Malone bounded from the table, determined to cut off the assailant before he could turn the corner, but a cluster of bicycles blocked his way. He circled the cycles and sprinted forward, partially orbiting a fountain before tackling his prey.

They slammed into hard stone, Red Jacket taking most of the impact, and Malone immediately noticed that his opponent was muscular. Red Jacket, undaunted by the attack, rolled once, then brought a knee into Malone’s stomach.

The breath left him in a rush and his guts churned.

Red Jacket sprang to his feet and raced up Købmagergade.

Malone stood, but instantly crouched over and sucked a couple of shallow breaths.

Damn. He was out of practice.

He caught hold of himself and resumed pursuit, his quarry now possessing a fifty-foot head start. Malone had not seen the knife during their struggle, but as he plowed up the street between shops he saw that the man still grasped the leather bag. His chest burned, but he was closing the gap.

Red Jacket wrenched a flower cart away from a scraggly old man, one of many carts that lined both Højbro Plads and Købmagergade. Malone hated the vendors, who enjoyed blocking his bookshop, especially on Saturdays. Red Jacket flung the cart down the cobbles in Malone’s direction. He could not let the cart run free—too many people on the street, including children—so he darted right, grasped hold, and twisted it to a stop.

He glanced back and saw Stephanie round the corner onto Købmagergade, along with a policeman. They were half a football field away, and he had no time to wait.

Malone dashed ahead, wondering where the man was heading. Perhaps he’d left a vehicle, or a driver was waiting where Købmagergade emptied into another of Copenhagen’s busy squares, Hauser Plads. He hoped not. That place was a nightmare of congestion, beyond the web of people-only lanes that formed the shoppers’ mecca known as Strøget. His thighs ached from the unexpected workout, the muscles barely recalling his days with the Navy and the Justice Department. After a year of voluntary retirement, his exercise regimen would not impress his former employer.

Ahead loomed the Round Tower, nestled firmly against the Trinity Church like a thermos bound to a lunch pail. The burly cylindrical structure rose nine stories. Denmark’s Christian IV had erected it in 1642, and the symbol of his reign—a gilded 4 embraced by a c— glistened on its somber brick edifice. Five streets intersected where the Round Tower stood, and Red Jacket could choose any one of them for his escape.

Police cars appeared.

One screeched to a stop on the south side of the Round Tower. Another came from farther down Købmagergade, blocking any escape to the north. Red Jacket was now contained in the plaza that encircled the Round Tower. His quarry hesitated, seeming to appraise the situation, then scampered right and disappeared inside the Round Tower.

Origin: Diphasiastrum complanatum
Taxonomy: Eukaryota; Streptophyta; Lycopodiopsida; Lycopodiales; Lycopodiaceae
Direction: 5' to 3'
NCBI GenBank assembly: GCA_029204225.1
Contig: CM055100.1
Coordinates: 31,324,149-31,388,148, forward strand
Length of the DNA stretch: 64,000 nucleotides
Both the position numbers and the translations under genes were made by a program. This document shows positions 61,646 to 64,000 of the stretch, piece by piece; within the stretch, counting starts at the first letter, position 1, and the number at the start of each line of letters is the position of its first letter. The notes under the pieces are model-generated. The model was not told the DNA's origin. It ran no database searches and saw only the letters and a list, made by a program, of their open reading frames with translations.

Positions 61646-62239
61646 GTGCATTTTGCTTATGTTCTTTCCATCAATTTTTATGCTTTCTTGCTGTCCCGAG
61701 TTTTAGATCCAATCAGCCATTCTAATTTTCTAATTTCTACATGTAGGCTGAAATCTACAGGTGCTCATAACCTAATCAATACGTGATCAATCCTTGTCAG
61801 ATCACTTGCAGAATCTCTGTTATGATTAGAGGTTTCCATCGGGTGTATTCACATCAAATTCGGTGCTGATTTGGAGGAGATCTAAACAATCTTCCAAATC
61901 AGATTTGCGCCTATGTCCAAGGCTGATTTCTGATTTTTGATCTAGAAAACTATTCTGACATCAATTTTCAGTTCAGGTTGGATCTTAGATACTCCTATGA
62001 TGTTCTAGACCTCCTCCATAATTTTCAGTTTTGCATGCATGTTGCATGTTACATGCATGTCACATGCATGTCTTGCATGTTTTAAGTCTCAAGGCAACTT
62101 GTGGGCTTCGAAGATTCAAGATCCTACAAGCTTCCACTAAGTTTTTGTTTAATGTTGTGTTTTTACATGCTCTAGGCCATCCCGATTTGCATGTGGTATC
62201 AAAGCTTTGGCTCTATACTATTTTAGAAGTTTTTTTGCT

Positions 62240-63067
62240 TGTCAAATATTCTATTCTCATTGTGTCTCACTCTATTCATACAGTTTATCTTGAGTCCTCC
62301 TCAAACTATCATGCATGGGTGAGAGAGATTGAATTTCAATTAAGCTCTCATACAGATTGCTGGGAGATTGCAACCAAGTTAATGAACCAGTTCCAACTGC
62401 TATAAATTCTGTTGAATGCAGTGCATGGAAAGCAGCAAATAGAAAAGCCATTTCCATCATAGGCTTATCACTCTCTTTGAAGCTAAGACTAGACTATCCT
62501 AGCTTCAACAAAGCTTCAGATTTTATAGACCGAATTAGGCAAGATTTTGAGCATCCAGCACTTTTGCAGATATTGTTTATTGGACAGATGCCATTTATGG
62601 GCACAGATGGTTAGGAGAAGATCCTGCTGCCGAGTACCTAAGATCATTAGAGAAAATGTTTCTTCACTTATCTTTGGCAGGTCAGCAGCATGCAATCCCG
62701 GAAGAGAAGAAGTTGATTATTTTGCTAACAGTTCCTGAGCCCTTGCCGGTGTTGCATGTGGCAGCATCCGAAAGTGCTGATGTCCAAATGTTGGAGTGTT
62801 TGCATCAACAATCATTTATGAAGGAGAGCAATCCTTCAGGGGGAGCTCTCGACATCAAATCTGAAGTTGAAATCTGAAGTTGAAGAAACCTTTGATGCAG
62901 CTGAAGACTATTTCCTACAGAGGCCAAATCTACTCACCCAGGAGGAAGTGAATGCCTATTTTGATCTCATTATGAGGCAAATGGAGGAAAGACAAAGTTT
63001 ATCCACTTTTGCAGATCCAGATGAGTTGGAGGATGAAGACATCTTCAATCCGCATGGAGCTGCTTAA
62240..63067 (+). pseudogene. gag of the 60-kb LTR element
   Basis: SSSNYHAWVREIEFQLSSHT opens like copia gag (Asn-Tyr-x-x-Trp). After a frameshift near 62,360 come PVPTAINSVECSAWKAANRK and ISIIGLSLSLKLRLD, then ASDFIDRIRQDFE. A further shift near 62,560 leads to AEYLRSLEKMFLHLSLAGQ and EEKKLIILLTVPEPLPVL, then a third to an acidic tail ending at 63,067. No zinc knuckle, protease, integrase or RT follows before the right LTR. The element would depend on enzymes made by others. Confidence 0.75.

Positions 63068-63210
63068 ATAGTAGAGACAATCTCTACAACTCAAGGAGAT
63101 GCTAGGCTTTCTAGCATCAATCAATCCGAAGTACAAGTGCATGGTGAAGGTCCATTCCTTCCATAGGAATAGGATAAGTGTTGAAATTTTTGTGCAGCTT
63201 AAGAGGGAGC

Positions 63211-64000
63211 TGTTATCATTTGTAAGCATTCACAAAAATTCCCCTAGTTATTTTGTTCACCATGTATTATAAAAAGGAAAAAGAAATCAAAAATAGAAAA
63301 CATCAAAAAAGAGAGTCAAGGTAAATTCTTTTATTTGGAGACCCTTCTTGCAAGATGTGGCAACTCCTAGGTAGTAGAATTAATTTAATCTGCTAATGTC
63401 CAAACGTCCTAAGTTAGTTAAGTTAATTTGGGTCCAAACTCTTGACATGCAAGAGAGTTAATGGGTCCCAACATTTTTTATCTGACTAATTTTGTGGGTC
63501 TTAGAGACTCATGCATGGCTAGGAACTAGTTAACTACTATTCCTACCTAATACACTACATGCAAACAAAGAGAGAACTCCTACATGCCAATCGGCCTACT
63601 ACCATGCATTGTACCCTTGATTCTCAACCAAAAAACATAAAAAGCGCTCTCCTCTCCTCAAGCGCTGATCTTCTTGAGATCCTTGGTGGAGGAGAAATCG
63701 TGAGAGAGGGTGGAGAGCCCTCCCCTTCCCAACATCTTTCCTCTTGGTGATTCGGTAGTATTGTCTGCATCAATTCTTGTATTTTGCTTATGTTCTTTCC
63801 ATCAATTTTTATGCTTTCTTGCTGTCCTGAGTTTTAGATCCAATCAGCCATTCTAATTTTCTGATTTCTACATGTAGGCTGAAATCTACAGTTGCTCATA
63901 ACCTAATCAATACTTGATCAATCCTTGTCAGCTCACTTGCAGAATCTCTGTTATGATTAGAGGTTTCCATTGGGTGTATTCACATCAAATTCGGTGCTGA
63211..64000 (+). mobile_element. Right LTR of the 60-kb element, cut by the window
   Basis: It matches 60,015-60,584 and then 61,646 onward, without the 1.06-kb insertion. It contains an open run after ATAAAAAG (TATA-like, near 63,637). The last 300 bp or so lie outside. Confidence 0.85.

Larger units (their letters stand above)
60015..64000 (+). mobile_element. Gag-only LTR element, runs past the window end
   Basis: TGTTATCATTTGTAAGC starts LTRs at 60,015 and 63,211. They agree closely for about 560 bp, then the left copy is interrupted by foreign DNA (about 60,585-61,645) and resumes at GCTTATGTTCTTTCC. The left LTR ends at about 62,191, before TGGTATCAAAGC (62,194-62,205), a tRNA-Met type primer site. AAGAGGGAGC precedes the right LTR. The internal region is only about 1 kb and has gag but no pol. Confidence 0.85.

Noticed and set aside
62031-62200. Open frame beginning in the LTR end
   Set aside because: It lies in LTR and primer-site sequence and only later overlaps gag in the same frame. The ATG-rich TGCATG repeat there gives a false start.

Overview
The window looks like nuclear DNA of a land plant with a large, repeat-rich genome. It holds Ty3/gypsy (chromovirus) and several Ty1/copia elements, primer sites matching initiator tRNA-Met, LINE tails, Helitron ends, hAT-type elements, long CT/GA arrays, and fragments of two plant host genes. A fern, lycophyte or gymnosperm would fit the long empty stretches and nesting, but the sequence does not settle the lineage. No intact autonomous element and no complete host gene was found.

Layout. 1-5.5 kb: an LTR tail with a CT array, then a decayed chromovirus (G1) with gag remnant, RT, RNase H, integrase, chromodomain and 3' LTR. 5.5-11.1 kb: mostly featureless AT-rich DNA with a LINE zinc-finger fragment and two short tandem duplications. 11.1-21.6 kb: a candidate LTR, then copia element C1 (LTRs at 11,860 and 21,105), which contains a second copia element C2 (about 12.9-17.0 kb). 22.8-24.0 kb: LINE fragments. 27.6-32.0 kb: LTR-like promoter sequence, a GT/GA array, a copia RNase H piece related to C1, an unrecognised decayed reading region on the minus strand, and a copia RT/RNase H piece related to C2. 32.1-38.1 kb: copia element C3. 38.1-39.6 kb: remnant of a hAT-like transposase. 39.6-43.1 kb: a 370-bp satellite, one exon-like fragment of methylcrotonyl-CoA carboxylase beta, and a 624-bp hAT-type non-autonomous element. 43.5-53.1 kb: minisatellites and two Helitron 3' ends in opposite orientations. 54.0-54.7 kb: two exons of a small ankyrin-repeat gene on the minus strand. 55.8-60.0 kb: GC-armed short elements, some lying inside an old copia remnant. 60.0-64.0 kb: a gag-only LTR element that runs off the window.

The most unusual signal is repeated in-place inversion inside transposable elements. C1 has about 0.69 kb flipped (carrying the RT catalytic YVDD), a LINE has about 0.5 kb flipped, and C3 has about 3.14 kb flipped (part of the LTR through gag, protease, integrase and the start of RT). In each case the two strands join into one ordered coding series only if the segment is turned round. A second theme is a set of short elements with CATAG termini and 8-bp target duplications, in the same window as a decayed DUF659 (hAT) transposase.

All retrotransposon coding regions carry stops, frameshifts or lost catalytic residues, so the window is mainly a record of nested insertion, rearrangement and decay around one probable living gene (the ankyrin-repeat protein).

What was the fool doing? There was no way out besides the ground-floor portal. But maybe Red Jacket didn’t know that.

Malone ran to the entrance. He knew the man in the ticket booth. The Norwegian spent many hours in Malone’s bookshop, English literature his passion.

“Arne, where did that man go?” he asked in Danish, catching his wind.

“Ran right by without paying.”

“Anybody up there?”

“An older couple went up a little while ago.”

No elevator or stairs led to the top. Instead, a spiral causeway wound a path straight to the summit, originally installed so that bulky seventeenth-century astronomical instruments could be wheeled up. The story local tour guides liked to tell was of how Russia’s Peter the Great once rode up on horseback while his empress followed in a carriage.

Malone could hear footfalls echoing from the flooring above. He shook his head at what he knew awaited him. “Tell the police we’re up there.”

He started to run.

Halfway up the spiraling incline he passed a door leading into the Large Hall. The glassed entrance was locked, the lights off. Ornamented double windows lined the tower’s outer walls, but each was iron-barred. He listened again and could still hear running from above.

He continued ahead, his breathing growing thick and hampered. He slowed his pace when he passed a medieval planet plotter affixed high on the wall. He knew the exit onto the roof platform was just a few feet away, around the ramp’s final bend.

He heard no more footsteps.